I read with great interest the recent guest column by child care providers expressing support for LD 1321 (June 10). The legislation would create a pilot program that will assist the growth of early childhood development programs that teach invaluable social and emotional skills, helping prepare Maine’s children for adulthood.

Having served in law enforcement my entire career, I have witnessed first-hand the power that social and emotional learning has to foster safer, more productive communities. Too many children grow up without the skills necessary to socialize in a healthy way and to manage their emotions. People who lack social-emotional skills are more likely to enter adulthood struggling to hold a job, making success more elusive. Some will even turn to crime.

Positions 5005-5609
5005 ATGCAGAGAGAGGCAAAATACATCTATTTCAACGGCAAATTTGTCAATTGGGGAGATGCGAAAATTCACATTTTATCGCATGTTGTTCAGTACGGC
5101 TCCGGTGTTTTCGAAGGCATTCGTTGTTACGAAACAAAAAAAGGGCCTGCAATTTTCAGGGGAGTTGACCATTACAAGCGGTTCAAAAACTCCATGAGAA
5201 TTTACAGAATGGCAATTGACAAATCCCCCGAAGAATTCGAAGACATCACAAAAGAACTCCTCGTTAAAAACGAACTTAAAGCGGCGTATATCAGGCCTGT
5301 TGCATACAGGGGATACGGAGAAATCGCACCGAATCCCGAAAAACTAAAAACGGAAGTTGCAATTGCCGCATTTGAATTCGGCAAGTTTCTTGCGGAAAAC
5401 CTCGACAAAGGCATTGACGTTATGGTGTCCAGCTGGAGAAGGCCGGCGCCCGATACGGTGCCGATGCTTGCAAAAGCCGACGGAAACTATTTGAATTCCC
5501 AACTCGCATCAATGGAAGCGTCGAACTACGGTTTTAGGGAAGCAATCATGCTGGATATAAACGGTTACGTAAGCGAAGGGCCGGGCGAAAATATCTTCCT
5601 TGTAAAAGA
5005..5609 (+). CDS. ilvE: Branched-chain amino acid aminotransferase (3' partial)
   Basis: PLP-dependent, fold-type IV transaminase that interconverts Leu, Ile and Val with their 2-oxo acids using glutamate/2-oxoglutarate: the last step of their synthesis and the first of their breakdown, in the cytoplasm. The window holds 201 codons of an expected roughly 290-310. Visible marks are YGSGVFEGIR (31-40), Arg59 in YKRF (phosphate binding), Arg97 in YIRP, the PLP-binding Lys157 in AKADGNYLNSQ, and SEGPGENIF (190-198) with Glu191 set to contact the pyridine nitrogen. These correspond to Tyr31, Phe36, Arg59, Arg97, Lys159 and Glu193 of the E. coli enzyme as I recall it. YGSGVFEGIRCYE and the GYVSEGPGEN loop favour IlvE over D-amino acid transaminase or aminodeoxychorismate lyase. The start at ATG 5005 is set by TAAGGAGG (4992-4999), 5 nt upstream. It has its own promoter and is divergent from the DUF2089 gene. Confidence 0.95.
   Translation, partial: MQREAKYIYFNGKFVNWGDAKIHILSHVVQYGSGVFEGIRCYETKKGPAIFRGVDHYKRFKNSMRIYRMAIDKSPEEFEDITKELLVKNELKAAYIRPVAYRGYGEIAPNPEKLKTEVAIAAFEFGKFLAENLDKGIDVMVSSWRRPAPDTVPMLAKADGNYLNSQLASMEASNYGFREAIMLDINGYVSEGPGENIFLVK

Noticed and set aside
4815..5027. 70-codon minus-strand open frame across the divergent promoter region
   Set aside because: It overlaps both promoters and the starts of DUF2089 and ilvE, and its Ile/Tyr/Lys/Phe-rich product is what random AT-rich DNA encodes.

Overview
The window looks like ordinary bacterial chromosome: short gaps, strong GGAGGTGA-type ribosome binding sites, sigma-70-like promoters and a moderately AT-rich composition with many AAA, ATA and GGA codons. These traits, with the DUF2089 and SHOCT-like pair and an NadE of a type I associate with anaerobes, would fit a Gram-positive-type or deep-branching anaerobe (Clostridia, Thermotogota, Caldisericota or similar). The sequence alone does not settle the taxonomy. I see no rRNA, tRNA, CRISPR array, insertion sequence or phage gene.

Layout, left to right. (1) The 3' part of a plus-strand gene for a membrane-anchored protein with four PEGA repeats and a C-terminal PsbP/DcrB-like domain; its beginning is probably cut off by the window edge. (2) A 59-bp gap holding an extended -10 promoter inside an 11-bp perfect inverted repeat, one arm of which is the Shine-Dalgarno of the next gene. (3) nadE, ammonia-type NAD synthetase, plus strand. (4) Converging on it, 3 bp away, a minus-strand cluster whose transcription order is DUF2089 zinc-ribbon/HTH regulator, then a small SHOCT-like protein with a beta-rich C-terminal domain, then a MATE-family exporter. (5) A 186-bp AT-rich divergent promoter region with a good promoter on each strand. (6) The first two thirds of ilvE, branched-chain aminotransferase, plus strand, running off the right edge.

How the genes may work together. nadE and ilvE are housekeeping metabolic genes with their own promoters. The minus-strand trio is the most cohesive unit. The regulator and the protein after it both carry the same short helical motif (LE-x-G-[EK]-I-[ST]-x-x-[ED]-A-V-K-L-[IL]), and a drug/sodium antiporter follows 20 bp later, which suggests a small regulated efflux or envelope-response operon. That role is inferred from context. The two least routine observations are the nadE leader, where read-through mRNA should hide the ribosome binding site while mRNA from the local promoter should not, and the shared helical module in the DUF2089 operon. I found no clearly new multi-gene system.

Many child care providers say that the lack of social and emotional support and instruction for Maine’s children is leading to problems in the classroom, causing too many youngsters to be expelled. I believe that, if not addressed, those problems can carry forward into the teen and adult years — and into our communities.

I agree that Maine lawmakers should support legislation that will help families and early education teachers have the resources to teach social and emotional skill development to children at the youngest ages. Promoting social-emotional learning is a wise investment and is critical to the success of all our children and the safety of the state.

Eric Samson, sheriff, Androscoggin County

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